Technology and the Future of Mental Health Treatment – Alana Bonfiglio 10/28

A report by The National Institute of Mental Health (NIMH), Technology and the Future of Mental Health Treatment, shows how the increased accessibility of mobile devices has changed mental health treatment by creating new ways to access help, monitor health and learn about mental wellbeing. 

The report states that technology’s mental health support can be simultaneously simple and effective. For example, crisis center’s are a very easy way to get help. Apps can monitor behavior patterns, improve memory or thinking and connect users with professional care. According to the report, nowadays there are thousands of mental health apps available in iTunes and Android app stores, and the number is growing every year. 

There are several popular areas of app development for mental health purposes. Self-management apps involve the user putting in personal information to elicit feedback, such as setting up medication reminders or managing blood pressure. Apps for improving thinking skills help the user with cognitive remediation. Skill-training apps can help users learn new coping or thinking skills. Illness management and supported care apps allow users to interact with other people, such as peer support or trained health care providers. Passive symptom tracking apps utilize the sensors built into smartphones to collect data, such as movement patterns, social interactions and behavior, that may be able to help determine the user’s state of mind. Data collection apps gather data without user’s help to increase the understanding of mental health through large data collection. These apps can have significant benefits, including convenience, anonymity, an introduction to care, lower cost, service to more people, interest, 24-hour service, consistency and support. 

Despite the thousands of mental health apps available at the click of a button, there are concerns involved. NIMH states that effectiveness, for whom and for what, guidance, privacy, regulation and overselling are factors that should be focused on to address these concerns. NIMH writes that there is little regulation or information on app effectiveness available to the public, which can lead to confusion about which apps to trust. “While the apps are becoming more appealing and user-friendly, there still isn’t a lot of information on their effectiveness,” they write. Right now there are no national standards for evaluating the effectiveness of mental health apps, so NIMH recommends exercising caution. They also suggest asking health care providers for recommendations and researching apps.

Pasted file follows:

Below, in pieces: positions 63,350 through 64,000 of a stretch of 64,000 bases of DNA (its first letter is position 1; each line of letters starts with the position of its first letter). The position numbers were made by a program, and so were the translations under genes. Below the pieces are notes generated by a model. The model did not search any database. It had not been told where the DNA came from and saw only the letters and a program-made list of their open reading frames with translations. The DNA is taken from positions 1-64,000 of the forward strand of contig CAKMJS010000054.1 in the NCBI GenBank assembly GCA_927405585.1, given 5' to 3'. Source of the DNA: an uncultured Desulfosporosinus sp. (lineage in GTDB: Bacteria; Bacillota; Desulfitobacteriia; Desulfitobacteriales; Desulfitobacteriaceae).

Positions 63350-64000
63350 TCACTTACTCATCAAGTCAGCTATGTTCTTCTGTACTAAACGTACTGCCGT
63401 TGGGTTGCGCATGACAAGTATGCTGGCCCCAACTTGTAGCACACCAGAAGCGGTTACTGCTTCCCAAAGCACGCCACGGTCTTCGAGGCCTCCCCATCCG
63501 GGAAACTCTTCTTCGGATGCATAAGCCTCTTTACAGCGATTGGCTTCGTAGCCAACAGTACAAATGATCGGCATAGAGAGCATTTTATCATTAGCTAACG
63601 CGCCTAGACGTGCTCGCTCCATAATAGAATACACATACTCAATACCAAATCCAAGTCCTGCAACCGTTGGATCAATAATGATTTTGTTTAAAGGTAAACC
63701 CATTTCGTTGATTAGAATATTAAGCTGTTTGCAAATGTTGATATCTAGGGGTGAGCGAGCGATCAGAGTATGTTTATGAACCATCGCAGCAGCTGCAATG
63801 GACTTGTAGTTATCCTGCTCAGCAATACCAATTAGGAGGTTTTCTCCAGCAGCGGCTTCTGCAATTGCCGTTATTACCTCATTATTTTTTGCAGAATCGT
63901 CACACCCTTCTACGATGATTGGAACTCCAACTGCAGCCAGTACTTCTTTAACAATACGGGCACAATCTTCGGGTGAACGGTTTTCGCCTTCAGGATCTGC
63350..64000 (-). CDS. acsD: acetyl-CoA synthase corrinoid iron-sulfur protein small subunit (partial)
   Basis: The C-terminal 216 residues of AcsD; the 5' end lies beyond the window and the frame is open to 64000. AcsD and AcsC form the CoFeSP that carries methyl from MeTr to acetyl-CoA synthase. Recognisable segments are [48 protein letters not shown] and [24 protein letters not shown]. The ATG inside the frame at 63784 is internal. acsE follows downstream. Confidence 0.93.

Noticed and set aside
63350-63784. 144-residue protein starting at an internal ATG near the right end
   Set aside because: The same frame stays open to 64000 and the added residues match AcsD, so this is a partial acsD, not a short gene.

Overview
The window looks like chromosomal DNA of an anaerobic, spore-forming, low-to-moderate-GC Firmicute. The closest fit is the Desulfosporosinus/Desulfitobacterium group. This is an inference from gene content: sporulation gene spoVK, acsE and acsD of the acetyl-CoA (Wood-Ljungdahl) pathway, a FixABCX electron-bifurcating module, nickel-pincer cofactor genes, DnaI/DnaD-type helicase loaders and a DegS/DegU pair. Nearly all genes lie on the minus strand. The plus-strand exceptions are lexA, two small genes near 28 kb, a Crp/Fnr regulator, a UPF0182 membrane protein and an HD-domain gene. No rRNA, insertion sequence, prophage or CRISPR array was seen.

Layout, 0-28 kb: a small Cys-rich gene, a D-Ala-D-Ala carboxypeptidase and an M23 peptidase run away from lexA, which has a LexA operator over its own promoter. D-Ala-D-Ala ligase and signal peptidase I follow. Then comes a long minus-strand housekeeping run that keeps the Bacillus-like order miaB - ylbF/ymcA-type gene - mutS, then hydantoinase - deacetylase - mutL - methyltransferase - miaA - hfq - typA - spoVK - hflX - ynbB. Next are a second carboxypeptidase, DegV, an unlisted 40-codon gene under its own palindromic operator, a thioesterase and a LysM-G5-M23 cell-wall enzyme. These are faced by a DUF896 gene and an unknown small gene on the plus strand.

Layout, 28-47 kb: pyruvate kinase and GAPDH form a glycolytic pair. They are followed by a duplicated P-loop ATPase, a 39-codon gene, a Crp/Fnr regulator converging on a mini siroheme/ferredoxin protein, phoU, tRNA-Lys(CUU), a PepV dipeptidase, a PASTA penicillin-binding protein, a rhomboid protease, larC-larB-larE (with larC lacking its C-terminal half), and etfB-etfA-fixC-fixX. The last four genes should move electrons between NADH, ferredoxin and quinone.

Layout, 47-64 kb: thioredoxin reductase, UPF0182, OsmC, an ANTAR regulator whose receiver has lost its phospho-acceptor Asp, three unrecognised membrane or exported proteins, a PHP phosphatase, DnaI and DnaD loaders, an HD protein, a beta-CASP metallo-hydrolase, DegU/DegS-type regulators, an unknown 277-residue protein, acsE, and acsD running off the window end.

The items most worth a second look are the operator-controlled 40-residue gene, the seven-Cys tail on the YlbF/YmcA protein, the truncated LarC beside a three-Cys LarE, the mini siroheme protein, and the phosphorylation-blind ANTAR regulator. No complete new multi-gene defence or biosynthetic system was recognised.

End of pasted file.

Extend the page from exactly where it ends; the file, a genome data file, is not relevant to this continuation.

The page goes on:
NIMH is a very reputable source. I think this report is very thorough and I applaud the institute for acknowledging the lack of regulation around health apps. While it is true that many of these app developers are going to help people, it is also true that most seek to make money. I think the potential of app-based mental health treatment is very exciting, especially with the increase in mental illness diagnoses among our generation. I especially think the anonymity aspect can help fight the stigma around mental illness and ease new patients into treatment. According to the report, NIMH awarded 404 grants totaling 445 million for technology-enhanced mental health intervention grants between FY2009 and FY2015. I think this funding could be a game changer in allowing developers to focus on the main goal of improving public health over their goal of making money.

3 thoughts on “Technology and the Future of Mental Health Treatment – Alana Bonfiglio 10/28

  1. I also read this article and I completely agree with your points. I too found this article very credible – specifically because they acknowledged the faults of these developing apps. With the increase of mental health issues (partially, if not, more) due to the increase in technology, it is important to extend our resources. I find it almost funny that we are attempting to fix the problem with the same thing that started it (using technology to aid with mental illnesses that may have been started due to technology).

  2. I also read this article and definitely think that apps targeted toward mental health has great potential for aiding those in need. It offers more convenience and a lower cost than, for example, in-person therapy. However, I’d like to know how certain mental health apps have become so reputable despite there not being any regulation or standards for evaluating the effectiveness these types of platforms. Mental health is such an important issue because it affects so many people today. I don’t understand why there hasn’t been standards or regulations put into effect yet. I think mental health still isn’t as prioritized as it should be.

  3. This is my first time to know that there are so many apps for mental health purposes, and I felt amazed. I liked what you pointed out in the third paragraph, which introduces these apps clearly in different functions. I have a friend who is experiencing some problems in mental health now, and I would like to read this article to see if there are some ways to help and support him.

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